During NATO’s 1999 air war over Yugoslavia the Atlantic alliance struck hundreds of targets over Serbia and Kosovo. Most were uncontroversial: air-defense sites army headquarters and other military targets. The destruction of one target in particular however set off a wave of anti-Western—and anti-American in particular—protests half a world away. That target was the Chinese embassy in Belgrade.
NATO’s bombing campaign began on March 24 1999 after peace talks meant to stop the persecution of ethnic Albanians in Kosovo collapsed. Targets in both Yugoslavia and Kosovo were struck—first the Serb air defense network that opposed NATO planes then a broader target array including Yugoslav army forces said to be directly involved in the persecution of Kosovars. The target list also included political-military targets inside the Yugoslav capital of Belgrade itself.
Overall twenty-eight thousand bombs and other munitions were exploded over Yugoslavia a country the size of Ohio. William Cohen then secretary of defense characterized Allied Force as “the most precise application of airpower in history.” Some five hundred civilians died in the bombing a remarkably low number for such a high number of munitions expended. In its own account of the campaignNATO stresses that targets were “carefully sexted” and that “massive effort was made to minimise the impact of the air campaign on the Serb civilian population.”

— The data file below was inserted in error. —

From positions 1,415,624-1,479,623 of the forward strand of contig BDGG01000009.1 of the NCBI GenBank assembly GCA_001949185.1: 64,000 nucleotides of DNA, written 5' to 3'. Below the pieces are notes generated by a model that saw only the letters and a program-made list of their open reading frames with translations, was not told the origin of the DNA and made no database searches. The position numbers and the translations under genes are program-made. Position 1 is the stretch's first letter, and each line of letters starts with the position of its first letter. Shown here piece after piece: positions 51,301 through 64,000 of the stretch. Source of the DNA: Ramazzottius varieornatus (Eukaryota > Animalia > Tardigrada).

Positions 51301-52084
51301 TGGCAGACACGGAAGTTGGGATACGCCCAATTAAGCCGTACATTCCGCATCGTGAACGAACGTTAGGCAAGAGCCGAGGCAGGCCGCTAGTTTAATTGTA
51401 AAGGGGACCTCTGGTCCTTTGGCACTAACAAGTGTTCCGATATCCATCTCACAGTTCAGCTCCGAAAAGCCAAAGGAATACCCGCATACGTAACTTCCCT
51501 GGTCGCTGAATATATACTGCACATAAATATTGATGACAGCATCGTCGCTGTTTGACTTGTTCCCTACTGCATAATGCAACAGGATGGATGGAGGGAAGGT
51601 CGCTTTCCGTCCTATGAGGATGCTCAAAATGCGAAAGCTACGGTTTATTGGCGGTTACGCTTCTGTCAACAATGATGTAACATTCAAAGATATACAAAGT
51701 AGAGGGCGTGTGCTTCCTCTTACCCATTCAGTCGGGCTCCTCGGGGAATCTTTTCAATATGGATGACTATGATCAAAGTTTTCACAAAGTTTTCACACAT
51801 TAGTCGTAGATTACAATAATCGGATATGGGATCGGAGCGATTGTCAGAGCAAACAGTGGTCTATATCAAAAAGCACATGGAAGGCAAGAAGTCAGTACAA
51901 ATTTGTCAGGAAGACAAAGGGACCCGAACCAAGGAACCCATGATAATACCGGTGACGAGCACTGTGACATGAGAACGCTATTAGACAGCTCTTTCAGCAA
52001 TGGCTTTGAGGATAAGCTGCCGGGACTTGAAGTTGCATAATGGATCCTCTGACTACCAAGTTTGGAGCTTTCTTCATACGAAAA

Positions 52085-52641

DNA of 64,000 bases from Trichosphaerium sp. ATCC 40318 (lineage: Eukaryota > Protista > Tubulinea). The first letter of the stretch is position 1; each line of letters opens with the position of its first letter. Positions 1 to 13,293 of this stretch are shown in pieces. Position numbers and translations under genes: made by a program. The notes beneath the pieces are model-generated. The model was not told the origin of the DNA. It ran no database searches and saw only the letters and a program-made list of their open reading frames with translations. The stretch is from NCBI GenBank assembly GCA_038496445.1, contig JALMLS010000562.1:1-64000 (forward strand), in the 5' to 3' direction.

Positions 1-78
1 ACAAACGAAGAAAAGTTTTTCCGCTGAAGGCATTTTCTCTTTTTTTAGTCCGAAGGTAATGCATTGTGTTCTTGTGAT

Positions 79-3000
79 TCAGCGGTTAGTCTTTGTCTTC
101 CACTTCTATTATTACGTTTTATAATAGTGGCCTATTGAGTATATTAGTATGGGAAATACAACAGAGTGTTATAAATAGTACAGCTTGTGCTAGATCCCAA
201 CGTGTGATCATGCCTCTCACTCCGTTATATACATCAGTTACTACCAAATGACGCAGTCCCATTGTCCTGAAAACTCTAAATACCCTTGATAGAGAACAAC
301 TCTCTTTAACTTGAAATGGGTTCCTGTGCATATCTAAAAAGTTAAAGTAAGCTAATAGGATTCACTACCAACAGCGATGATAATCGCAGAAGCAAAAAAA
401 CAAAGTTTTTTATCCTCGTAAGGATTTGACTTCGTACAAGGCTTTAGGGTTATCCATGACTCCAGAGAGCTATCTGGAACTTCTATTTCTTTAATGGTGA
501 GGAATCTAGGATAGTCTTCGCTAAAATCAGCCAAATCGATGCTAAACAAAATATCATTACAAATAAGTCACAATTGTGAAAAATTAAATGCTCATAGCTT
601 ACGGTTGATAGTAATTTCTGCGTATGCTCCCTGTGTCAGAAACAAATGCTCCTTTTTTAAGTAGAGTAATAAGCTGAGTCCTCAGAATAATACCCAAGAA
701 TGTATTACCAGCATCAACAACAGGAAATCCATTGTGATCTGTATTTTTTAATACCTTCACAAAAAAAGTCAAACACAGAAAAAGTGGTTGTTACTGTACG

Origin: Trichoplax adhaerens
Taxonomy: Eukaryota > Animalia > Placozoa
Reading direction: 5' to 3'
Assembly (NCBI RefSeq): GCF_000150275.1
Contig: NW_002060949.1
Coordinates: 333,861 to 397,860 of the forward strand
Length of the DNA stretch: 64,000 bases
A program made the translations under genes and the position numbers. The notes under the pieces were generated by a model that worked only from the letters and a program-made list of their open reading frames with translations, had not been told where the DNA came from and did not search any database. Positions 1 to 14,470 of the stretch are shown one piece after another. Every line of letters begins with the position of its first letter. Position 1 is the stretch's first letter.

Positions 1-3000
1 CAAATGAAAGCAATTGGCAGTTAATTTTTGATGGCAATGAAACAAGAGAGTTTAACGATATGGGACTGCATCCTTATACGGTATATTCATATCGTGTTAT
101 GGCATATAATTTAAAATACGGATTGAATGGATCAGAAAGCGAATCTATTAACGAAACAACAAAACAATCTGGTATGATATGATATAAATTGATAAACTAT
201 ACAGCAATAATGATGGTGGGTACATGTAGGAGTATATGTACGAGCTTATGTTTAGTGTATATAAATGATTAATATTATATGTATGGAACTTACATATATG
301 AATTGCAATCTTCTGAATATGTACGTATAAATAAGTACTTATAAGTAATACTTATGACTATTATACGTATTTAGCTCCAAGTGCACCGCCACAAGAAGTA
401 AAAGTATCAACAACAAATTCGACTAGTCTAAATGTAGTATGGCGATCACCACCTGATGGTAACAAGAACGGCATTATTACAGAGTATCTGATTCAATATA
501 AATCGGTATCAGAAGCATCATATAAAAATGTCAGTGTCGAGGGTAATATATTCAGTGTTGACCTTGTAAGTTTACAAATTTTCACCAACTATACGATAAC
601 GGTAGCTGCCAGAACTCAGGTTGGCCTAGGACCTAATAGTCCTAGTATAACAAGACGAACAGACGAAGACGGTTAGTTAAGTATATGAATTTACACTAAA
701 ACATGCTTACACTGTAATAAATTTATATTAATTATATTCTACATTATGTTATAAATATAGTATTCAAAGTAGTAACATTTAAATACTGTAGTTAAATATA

Despite the seemingly extensive target vetting on May 7 the Chinese embassy in Belgrade was struck by five Joint Directed Attack Munition satellite-guided bombs delivered by U.S. Air Force B-2 Spirit bombers. Three Chinese journalists—Shao Yunhuan of Xinhua and Xu Xinghu and his wife Zhu Ying of the Guangming Daily—were killed in the attack. Twenty other Chinese nationals were injured five seriously.